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. 2010 Jan;67(1):114-21.
doi: 10.1002/ana.21915.

Dementia Incidence Continues to Increase With Age in the Oldest Old: The 90+ Study

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Dementia Incidence Continues to Increase With Age in the Oldest Old: The 90+ Study

María M Corrada et al. Ann Neurol. .
Free PMC article

Abstract

Objective: The oldest old are the fastest growing segment of the US population, and accurate estimates of dementia incidence in this group are crucial for healthcare planning. Although dementia incidence doubles every 5 years from ages 65 to 90 years, it is unknown if this exponential increase continues past age 90 years. Here, we estimate age- and sex-specific incidence rates of all-cause dementia in people aged 90 years and older, including estimates for centenarians.

Methods: Participants are from The 90+ Study, a population-based longitudinal study of aging and dementia. Three hundred thirty nondemented participants aged 90 years and older at baseline were followed between January 2003 and December 2007. Age- and sex-specific incidence rates of all-cause dementia were estimated by person-years analysis.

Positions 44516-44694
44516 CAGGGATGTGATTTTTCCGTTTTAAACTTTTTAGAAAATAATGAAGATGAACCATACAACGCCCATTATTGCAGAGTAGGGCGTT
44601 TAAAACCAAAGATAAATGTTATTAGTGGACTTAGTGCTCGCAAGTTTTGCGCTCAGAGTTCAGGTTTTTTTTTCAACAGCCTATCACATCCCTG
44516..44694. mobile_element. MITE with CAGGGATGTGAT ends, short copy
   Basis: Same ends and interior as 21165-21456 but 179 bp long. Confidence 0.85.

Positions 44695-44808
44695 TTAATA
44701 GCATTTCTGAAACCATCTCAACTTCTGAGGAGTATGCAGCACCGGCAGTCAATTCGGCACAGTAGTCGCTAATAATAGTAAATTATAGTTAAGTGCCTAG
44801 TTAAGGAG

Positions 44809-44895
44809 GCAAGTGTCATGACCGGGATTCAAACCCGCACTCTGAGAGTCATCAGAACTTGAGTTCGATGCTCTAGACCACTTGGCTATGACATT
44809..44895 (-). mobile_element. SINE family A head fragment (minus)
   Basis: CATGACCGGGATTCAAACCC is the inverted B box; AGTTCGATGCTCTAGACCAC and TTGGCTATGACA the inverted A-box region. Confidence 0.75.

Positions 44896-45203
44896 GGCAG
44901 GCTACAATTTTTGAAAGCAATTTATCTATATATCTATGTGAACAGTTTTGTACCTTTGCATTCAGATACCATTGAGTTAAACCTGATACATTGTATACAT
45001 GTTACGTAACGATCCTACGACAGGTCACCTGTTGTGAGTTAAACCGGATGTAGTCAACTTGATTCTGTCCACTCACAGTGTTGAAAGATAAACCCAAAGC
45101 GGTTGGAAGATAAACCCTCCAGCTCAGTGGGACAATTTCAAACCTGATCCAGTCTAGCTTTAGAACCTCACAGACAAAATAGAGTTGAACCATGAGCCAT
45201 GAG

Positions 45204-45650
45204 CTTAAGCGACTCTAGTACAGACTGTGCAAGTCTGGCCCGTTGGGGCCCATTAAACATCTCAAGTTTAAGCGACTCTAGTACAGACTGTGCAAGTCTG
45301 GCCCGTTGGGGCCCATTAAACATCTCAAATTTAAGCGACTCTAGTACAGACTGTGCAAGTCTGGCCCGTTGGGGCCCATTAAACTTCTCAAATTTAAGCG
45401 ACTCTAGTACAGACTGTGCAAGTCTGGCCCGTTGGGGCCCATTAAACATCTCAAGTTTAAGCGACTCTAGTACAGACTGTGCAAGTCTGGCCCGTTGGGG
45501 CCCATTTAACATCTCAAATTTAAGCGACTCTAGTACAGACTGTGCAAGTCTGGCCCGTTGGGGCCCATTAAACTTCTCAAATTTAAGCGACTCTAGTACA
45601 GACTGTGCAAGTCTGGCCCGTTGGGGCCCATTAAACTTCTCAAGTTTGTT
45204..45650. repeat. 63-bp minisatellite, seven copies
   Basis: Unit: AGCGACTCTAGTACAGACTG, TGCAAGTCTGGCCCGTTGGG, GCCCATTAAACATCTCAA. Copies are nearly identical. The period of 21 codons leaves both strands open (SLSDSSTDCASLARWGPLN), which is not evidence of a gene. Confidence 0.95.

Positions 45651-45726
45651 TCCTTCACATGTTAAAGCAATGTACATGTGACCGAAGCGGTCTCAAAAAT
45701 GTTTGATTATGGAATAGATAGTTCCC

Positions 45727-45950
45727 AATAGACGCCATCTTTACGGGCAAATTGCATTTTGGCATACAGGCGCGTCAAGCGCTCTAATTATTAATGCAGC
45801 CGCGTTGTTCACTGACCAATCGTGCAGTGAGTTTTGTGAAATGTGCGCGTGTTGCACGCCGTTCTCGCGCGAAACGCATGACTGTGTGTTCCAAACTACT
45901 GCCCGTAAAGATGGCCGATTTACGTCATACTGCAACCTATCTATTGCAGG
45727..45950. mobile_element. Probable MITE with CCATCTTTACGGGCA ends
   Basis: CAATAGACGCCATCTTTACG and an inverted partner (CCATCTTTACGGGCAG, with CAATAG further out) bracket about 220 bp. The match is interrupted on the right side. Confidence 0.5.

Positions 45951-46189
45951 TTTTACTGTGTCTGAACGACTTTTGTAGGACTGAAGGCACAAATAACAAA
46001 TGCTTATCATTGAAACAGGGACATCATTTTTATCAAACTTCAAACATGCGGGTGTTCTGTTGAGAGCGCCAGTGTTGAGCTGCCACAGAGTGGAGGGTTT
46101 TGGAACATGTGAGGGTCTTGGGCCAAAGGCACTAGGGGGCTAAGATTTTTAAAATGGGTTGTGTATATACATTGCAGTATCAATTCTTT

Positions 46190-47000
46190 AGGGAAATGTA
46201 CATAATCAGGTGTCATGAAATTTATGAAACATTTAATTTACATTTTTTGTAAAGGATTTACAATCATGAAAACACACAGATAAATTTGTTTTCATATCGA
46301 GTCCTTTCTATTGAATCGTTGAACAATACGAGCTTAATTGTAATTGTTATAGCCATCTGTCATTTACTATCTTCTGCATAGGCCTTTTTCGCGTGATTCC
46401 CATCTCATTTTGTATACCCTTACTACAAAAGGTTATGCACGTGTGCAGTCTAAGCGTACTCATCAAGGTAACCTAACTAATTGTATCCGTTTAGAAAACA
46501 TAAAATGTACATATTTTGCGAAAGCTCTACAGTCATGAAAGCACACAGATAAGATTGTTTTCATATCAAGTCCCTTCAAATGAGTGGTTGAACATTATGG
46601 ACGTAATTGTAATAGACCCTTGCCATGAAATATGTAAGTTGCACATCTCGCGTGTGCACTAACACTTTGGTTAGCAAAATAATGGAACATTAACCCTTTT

Results: The overall incidence rate of all-cause dementia was 18.2% (95% confidence interval [CI], 15.3-21.5) per year and was similar for men and women (risk ratio, 0.94; 95% CI, 0.65-1.37). Rates increased exponentially with age from 12.7% per year in the 90-94-year age group, to 21.2% per year in the 95-99-year age group, to 40.7% per year in the 100+-year age group. The doubling time based on a Poisson regression was 5.5 years.

Interpretation: Incidence of all-cause dementia is very high in people aged 90 years and older and continues to increase exponentially with age in both men and women. Projections of the number of people with dementia should incorporate this continuing increase of dementia incidence after age 90 years. Our results foretell the growing public health burden of dementia in an increasingly aging population.

Figures

Figure 1
Figure 1
Flow chart for participant inclusion in incidence estimates. aOf the 411 participants with no in-person evaluation at baseline, using other sources of information available we determined that 201 were demented at baseline, 107 were not demented at baseline and had a follow-up evaluation, 88 were not demented at baseline but did not have a follow-up evaluation, and 15 did not have enough information for a cognitive status determination.
Figure 2
Figure 2
Age-specific incidence rates and 95% confidence intervals of all-cause dementia in the 90+ Study: January 1, 2003 to December 31, 2007. Incidence rates were computed for 3 age categories using a person-years analysis and are plotted at the average age for each age category: 92.7 years for the 90–94-year category, 96.4 years for the 95–99-year category, and 101.3 years for the 100+-year category. The incidence curve is from a Poisson regression with age as a continuous variable. The time for the incidence rates to double was estimated at 5.5 years.

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